Israel Kirzner explains one of the basic elements of economics: the law of supply and demand, as well as the model for price determination in a market and elaborates on why and how, viewed from an Austrian perspective, this economic model works.
He refers to Friedrich A. Hayek's insight on equilibrium and disequilibrium, indicating that the first term refers to a situation in which every market participant correctly anticipates what every other member involved will do, contrary to the incomplete and incorrect mutual anticipation that is disequilibrium.
Kirzner also tells about the two kinds of errors present in the market, overoptimism, referring to seeing something that is not there, which leads to disappointment, shortage, and surplus; and overpessimism, which means a failure to see something that was really there and has, as an outcome, two or more prices.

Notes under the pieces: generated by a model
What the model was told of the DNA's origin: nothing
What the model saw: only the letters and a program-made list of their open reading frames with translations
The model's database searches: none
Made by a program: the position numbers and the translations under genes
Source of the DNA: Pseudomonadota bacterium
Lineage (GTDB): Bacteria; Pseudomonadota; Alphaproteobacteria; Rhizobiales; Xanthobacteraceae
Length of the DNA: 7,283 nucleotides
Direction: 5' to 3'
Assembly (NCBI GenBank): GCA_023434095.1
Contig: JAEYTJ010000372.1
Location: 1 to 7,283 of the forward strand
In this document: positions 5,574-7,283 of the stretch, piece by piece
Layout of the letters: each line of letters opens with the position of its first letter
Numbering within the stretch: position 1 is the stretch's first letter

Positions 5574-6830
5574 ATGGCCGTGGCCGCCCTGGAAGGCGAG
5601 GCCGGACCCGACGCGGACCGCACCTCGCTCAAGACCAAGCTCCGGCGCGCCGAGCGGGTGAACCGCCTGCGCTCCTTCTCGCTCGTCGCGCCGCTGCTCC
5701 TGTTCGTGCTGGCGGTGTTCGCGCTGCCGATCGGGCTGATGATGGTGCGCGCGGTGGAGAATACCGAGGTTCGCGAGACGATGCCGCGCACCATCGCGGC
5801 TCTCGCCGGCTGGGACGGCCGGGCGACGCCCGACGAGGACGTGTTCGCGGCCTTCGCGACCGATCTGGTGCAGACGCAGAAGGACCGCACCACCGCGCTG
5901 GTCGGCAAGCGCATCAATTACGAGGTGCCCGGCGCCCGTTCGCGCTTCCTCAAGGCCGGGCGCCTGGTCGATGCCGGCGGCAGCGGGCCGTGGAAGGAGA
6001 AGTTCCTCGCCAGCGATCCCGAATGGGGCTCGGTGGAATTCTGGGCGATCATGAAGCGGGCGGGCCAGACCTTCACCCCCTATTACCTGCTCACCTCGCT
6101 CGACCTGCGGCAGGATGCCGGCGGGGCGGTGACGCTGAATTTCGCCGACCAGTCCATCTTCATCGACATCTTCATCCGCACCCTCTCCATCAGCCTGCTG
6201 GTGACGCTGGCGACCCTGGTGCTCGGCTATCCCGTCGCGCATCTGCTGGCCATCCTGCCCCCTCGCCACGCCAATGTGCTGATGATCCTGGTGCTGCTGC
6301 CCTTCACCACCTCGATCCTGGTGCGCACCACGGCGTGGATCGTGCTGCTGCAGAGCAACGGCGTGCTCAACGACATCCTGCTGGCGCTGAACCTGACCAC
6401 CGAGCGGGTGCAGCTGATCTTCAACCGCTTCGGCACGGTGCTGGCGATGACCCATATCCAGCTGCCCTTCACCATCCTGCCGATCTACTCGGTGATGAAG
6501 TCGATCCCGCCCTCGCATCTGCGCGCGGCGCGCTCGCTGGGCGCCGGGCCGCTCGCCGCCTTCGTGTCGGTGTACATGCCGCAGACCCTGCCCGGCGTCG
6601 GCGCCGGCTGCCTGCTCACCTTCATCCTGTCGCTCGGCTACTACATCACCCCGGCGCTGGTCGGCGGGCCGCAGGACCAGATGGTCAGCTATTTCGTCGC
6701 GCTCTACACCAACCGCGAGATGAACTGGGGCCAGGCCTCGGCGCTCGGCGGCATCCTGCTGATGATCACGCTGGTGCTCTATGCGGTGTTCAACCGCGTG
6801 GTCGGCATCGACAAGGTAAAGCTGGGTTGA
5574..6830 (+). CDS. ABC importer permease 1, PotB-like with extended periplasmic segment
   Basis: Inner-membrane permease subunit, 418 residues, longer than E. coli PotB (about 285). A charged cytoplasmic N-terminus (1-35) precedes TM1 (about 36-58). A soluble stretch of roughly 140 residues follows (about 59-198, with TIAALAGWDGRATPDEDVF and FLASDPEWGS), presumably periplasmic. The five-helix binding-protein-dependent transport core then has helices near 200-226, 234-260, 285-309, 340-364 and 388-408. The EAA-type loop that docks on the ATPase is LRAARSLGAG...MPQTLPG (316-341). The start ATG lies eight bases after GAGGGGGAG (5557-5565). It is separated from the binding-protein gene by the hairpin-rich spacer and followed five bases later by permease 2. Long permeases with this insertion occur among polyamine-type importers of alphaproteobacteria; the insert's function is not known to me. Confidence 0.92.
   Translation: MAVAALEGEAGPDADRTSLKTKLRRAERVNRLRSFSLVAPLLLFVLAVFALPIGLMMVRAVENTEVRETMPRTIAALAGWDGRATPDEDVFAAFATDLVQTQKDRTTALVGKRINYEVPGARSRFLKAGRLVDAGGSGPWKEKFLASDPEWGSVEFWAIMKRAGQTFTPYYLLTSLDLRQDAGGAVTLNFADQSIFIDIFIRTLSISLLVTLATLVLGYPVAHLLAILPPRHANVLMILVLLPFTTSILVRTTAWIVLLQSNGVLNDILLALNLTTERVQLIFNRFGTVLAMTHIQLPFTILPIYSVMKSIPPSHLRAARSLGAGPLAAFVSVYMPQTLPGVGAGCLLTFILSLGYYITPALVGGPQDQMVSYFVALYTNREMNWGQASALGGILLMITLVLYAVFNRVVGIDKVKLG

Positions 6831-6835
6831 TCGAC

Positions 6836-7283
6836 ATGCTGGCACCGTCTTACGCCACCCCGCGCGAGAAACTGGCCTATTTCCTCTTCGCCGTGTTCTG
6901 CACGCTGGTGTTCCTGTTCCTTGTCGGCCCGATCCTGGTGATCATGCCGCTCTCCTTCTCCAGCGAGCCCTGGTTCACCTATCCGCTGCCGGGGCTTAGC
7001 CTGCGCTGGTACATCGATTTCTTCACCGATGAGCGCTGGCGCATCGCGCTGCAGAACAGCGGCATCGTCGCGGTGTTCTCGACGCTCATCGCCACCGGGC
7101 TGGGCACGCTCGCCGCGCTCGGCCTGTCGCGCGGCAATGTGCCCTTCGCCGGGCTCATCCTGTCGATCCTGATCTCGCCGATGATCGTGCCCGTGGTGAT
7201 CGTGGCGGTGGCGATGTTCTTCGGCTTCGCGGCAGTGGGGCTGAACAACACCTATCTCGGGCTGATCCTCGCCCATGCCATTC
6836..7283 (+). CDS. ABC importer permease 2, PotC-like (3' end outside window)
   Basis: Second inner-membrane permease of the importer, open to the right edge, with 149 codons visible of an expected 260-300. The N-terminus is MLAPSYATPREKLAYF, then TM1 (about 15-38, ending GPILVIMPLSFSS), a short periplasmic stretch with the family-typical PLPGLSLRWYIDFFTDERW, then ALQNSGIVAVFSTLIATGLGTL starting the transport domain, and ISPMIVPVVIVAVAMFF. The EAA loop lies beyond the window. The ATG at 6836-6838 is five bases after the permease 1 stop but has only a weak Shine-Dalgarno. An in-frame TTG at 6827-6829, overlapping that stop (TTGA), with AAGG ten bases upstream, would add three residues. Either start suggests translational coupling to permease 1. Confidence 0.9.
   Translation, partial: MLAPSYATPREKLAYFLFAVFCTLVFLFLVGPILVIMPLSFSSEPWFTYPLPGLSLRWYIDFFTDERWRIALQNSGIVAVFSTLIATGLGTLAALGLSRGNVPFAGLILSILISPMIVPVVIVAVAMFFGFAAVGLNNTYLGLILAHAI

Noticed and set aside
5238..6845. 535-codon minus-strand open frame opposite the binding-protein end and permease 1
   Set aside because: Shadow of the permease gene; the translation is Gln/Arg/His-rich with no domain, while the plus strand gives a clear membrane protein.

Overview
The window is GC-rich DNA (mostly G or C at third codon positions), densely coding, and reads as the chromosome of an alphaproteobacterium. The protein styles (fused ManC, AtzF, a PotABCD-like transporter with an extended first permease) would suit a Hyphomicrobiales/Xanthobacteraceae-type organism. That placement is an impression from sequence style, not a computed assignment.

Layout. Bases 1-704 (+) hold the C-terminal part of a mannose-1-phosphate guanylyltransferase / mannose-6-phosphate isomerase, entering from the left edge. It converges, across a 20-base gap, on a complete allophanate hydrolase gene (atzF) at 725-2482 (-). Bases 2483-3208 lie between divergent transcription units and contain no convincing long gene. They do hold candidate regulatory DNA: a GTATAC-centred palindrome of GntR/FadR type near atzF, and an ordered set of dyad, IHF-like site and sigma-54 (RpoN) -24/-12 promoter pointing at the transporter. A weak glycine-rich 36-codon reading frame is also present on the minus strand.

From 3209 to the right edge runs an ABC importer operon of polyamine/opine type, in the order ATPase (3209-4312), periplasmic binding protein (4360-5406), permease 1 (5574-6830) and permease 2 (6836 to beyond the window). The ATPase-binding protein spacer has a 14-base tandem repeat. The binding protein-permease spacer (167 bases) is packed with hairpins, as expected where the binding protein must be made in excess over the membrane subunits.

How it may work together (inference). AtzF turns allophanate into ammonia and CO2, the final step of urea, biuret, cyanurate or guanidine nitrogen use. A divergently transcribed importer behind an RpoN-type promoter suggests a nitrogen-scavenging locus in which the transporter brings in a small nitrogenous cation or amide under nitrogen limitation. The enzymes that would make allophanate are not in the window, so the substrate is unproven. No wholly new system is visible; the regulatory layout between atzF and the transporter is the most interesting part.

He closes by stating that the market process is one of spontaneous learning, correction of error, and of mutual coordination.
Israel Kirzner is a leading economist of the Austrian School of…
01 de agosto de 2002
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Universidad Francisco Marroquín